If you have guessed that I have started my blog, word whacking, as another way to avoid my writing practice — you’ve guessed right. Yep, this blog is a shameless exercise in “word slacking.” But I have and excuse: sometimes I have a story about writing itself: I want to write about writing; or write about not writing;  or write about others who write about writing. And if I give myself the chance to express these stories around writing, I might actually clear the log-jam of my thoughts and actually get down to writing.

My theory is: if I am going to be a word slacker, then I might as well excel at this age-old art. This blog is my celebration of the unruliness of my bustling, meandering, but well-meaning mind. I am hoping to my trick myself into writing SOMETHING even if it is not the novel, memoir, or essay I have scheduled to write — writing to avoid writing (twisted logic, but it could work, right?). Word whacking is my place to cut loose with word snacks — both humourous and helpful — that will whet my appetite for more writing. I, also, hope sharing my blog with you will bring you yummy refreshment and make your writing day more nourishing and rewarding.

Enjoy!

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Photo credit: Photo by jamm at wordwhacking.wordpress.com

Library thing collection: See all the books mentioned, recommended, or being read at word whacking here: http://www.librarything.com/catalog/wordwhacking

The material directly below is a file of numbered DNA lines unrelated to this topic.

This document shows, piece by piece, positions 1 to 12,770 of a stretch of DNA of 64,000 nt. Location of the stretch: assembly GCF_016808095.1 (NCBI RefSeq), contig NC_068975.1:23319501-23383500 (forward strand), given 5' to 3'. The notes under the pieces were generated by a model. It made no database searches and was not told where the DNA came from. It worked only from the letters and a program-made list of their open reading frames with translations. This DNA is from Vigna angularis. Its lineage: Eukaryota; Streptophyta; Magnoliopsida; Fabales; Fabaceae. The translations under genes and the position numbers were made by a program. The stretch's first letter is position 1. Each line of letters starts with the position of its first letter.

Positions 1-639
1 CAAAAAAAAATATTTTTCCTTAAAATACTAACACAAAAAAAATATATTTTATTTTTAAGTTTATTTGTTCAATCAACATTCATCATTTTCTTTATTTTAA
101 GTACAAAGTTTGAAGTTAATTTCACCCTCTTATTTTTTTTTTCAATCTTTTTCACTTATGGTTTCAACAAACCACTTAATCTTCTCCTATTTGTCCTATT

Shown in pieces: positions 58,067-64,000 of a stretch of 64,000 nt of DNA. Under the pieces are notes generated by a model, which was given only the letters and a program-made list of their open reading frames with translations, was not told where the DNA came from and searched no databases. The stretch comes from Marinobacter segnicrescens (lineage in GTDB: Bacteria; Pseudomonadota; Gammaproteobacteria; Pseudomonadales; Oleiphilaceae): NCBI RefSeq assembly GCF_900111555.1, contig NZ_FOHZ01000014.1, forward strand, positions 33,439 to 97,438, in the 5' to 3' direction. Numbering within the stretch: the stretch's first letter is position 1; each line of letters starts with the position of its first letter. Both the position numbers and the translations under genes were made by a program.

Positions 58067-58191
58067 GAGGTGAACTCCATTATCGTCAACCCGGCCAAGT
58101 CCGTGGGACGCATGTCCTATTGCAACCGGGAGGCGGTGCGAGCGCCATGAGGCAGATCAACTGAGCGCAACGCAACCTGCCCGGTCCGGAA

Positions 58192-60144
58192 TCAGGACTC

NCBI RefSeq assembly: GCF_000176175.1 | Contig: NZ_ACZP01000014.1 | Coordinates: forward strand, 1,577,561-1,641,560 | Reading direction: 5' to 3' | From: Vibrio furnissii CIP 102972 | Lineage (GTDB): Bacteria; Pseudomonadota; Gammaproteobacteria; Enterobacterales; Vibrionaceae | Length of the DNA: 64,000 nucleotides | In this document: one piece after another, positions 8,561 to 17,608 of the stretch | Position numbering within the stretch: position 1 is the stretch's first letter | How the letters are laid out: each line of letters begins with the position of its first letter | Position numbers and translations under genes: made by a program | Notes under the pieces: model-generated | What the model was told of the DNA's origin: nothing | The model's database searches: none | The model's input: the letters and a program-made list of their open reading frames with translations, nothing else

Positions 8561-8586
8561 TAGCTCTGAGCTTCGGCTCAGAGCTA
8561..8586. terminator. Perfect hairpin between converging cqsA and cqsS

word whacking, copyright 2010 – Jessica Motherwell McFarlane, Ph.D.. Creative commons attribution, non-commercial sharing only (translation: feel free to quote me in context or use this entry but please always credit me for my work, thanks.)https://wordwhacking.wordpress.com

I must do

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Photo credit: Photo by jamm at wordwhacking.wordpress.com

Library thing collection: See all the books mentioned, recommended, or being read at word whacking here: http://www.librarything.com/catalog/wordwhacking

word whacking, copyright 2010 – Jessica Motherwell McFarlane, Ph.D.. Creative commons attribution, non-commercial sharing only (translation: feel free to quote me in context or use this entry but please always credit me for my work, thanks.)https://wordwhacking.wordpress.com

procrastination

I was deeply inspired by this brilliant tutorial on pro-crast-i-na-tion.


Click here to watch video:Procrastination

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Video credit: from Johnny Kelly on Vimeo. “Procrastination” can be found at: http://vimeo.com/9553205

word whacking, copyright 2010 – Jessica Motherwell McFarlane, Ph.D.. Creative commons attribution, non-commercial sharing only (translation: feel free to quote me in context or use this entry but please always credit me for my work, thanks.)https://wordwhacking.wordpress.com